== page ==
On the Lookout for August 15th

By Fahed Khitan

تم نشره في Mon 13 February / Feb 2017. 12:00 AM
  • Fahed Khitan

This is not the first time Jordanians elect their Municipal Councils. They have been doing it for decades now.

What is, however, new this time is the recently passed decentralisation law, which allows citizens to elect their Municipal and Local councils on the very same day.

On August 15th, 2017, Jordanians will elect their Municipal and Local representatives by two very different systems on the same day; municipal and ‘decentralised’, which is extremely difficult and, organisationally speaking, requires an outstanding amount of proficiency and capacity.

These ‘Decentralised Local Elections’ are the first for Jordanians.

Generally, while six months may be enough to carry out the elections and raise awareness on the differences between the two systems and all, there are more important issues that need to be addressed for the success of these elections; prime of which are issues that have to do with the ‘Decentralised’ polls of what is known as ‘Local Councils’

We are about to dive head first into an unprecedented experiment in Jordan which already does not have enough support and backers within the parliamentary midst, who —maybe rightly— are sceptic of the very idea’s point in the first place.

Mindfully, local communities as well are clueless as to what benefit may come from Local Councils.

A vast segment of politicians, officials, and statesmen think that Municipalities should suffice as developmental and service hubs for the numerous districts and governorates of Jordan, and that there is no need for local councils throughout these governorates.

Also, within the government itself, there are ministers who do not agree with the whole thing, and see it no more than just incurring further financial burden on the Treasury, adding layers and layers of bureaucracy to the government decision making process.

Notably, not all who oppose it do so out of rejection to the idea in concept, but some actually are ominous of our persistence to hold it this year.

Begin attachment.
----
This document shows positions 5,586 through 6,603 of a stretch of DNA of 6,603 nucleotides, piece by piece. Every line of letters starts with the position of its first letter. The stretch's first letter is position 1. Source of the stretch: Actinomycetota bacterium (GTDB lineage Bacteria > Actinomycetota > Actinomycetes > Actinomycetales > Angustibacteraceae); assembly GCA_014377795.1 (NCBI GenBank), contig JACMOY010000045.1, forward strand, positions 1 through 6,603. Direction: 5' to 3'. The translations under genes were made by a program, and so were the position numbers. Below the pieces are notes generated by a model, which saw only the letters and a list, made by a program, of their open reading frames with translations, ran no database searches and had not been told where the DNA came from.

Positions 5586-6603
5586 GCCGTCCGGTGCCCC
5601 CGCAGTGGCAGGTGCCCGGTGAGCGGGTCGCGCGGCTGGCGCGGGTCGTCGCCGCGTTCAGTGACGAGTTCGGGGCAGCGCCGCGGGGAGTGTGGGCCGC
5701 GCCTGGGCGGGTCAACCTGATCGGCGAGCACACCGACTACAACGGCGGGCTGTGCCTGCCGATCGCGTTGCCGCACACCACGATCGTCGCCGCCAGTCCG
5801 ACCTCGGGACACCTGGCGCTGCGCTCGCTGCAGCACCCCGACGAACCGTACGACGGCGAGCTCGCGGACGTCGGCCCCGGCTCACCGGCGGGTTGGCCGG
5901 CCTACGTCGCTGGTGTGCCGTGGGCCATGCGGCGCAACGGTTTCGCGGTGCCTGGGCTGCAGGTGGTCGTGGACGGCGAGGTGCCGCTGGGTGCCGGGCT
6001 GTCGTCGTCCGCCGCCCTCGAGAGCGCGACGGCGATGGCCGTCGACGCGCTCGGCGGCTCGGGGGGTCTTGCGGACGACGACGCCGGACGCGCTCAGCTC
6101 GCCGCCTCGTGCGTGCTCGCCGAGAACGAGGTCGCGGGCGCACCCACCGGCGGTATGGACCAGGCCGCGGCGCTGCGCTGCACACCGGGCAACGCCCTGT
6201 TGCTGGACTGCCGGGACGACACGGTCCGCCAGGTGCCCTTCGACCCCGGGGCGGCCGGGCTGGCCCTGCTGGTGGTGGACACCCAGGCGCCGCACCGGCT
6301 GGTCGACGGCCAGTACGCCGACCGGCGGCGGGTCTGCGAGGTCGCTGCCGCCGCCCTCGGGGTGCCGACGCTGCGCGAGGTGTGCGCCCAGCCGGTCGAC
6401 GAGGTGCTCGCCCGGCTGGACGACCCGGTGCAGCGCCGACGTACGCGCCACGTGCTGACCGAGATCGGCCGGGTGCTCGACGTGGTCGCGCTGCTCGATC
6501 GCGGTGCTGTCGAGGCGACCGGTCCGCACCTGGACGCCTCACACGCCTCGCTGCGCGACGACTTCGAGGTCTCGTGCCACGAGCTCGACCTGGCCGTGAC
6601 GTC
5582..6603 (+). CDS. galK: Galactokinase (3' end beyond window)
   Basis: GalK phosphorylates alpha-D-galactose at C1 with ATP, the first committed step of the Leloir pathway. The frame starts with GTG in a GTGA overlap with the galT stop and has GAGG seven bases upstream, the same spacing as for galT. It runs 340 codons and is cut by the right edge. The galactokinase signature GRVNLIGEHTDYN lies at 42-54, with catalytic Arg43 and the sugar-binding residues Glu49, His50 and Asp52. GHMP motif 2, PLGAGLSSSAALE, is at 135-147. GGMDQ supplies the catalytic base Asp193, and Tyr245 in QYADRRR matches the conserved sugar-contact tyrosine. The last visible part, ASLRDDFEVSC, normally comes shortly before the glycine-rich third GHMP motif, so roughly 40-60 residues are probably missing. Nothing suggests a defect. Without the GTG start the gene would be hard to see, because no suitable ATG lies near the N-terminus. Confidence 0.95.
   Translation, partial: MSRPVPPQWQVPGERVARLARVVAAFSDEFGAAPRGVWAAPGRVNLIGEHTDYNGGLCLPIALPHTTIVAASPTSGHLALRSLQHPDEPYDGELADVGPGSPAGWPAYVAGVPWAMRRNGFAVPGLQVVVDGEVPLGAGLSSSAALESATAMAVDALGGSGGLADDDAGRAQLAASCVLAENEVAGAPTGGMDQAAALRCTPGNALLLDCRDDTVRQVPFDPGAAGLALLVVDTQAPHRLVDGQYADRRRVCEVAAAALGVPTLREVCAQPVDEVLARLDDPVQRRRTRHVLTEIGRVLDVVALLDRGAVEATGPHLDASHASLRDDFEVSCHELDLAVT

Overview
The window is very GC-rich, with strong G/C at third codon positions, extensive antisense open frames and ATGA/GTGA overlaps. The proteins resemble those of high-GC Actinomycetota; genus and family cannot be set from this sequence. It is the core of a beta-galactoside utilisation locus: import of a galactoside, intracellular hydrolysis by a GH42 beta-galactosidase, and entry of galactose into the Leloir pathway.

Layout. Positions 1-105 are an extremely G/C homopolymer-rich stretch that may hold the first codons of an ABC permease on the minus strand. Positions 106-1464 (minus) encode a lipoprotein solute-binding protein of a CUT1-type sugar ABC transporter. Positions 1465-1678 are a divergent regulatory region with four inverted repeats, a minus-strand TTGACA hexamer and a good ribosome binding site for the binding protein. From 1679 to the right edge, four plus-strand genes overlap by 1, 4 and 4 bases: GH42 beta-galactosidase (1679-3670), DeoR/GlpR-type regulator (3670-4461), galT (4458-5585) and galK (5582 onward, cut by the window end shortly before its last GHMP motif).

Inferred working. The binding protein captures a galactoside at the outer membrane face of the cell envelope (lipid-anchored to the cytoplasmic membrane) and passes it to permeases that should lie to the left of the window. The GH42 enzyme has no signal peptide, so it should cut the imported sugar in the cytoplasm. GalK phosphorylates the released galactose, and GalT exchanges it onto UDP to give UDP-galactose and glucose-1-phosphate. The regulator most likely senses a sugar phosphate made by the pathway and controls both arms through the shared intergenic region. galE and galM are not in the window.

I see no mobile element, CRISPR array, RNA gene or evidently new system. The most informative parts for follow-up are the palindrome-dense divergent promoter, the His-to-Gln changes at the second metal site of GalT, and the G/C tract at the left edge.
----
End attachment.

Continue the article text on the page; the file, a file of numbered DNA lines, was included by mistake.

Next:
Accordingly, some see that we are rushing into an immature experiment; an uncalculated adventure we cannot afford at the time as we have not yet readied the administrative systems to incorporate a new addition to the body of municipal government.

Others, they see that the danger lies in the possible dispute over authorities between municipalities and local councils; that a conflict will surface between decentralised and central government, i.e. the State’s ministries.

Notably, the Decentralisation law entailed clear clauses on the capacities and authorities of the Local Councils and their relationship to the executive bodies of the State.

Likewise, the Municipalities Law also underwent revision and vast amendments were passed, which are very mindful of the new Councils.

Practically speaking, actual implementation is almost always full of surprises, as opposed to the seamless flaw of progress in clauses and legislation.

In practice, individual behaviour has always reflected on institutions and administrations.

In our situation too, it is inevitable that conflict arises between representatives of different national bodies throughout the governorates of the state; from MPs to Municipal Officials, as well as Members of the Local Councils.

Hence, we need to plan for every possible scenario, clearly outline inter-institutional-elect relations, and try to modulate legal clauses in accordance to practical experimentations which expose gaps and problems, in order to pre-emptively suggest solutions to them.

Those worried are mostly concerned for the Local Council model not by it.

No one can deny the added value of electing representatives with the power to select and rearrange developmental and service priorities for governorates, not to mention the capacity to direct allocated funds for governorate expenditures from the State’s central budget; cutting the distance from governorate to capital short in pressing occasions too.

However promising the success of this transition may be, we are not in a situation to afford failure.

After long, long years of shortcoming, municipalities are only lately beginning to recover.

The problem is that local governance seems to be showing signs of cachexia, and no one ones another administrative body weighing governorates down, atop of all their service and developmental misfortunes!

This article is an edited translation from the Arabic version, published by AlGhad.